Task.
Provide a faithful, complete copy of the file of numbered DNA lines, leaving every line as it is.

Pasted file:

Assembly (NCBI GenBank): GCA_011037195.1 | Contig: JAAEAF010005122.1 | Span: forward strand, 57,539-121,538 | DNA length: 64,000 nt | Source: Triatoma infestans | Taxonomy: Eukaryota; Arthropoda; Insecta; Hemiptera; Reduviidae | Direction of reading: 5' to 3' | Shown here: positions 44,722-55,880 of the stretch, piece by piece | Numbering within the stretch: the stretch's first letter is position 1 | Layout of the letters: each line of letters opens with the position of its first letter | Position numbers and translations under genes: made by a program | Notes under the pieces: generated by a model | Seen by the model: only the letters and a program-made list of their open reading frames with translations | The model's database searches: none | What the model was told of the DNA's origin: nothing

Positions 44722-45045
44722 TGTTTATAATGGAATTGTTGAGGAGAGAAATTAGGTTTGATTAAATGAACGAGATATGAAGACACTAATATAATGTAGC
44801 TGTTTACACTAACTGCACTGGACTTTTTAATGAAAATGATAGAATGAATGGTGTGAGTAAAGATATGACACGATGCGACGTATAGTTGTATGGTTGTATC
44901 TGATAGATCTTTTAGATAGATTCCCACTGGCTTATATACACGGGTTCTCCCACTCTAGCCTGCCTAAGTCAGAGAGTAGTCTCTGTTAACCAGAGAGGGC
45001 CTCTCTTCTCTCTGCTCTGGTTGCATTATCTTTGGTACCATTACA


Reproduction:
Assembly (NCBI GenBank): GCA_011037195.1 | Contig: JAAEAF010005122.1 | Span: forward strand, 57,539-121,538 | DNA length: 64,000 nt | Source: Triatoma infestans | Taxonomy: Eukaryota; Arthropoda; Insecta; Hemiptera; Reduviidae | Direction of reading: 5' to 3' | Shown here: positions 44,722-55,880 of the stretch, piece by piece | Numbering within the stretch: the stretch's first letter is position 1 | Layout of the letters: each line of letters opens with the position of its first letter | Position numbers and translations under genes: made by a program | Notes under the pieces: generated by a model | Seen by the model: only the letters and a program-made list of their open reading frames with translations | The model's database searches: none | What the model was told of the DNA's origin: nothing

Positions 44722-45045
44722 TGTTTATAATGGAATTGTTGAGGAGAGAAATTAGGTTTGATTAAATGAACGAGATATGAAGACACTAATATAATGTAGC
44801 TGTTTACACTAACTGCACTGGACTTTTTAATGAAAATGATAGAATGAATGGTGTGAGTAAAGATATGACACGATGCGACGTATAGTTGTATGGTTGTATC
44901 TGATAGATCTTTTAGATAGATTCCCACTGGCTTATATACACGGGTTCTCCCACTCTAGCCTGCCTAAGTCAGAGAGTAGTCTCTGTTAACCAGAGAGGGC
45001 CTCTCTTCTCTCTGCTCTGGTTGCATTATCTTTGGTACCATTACA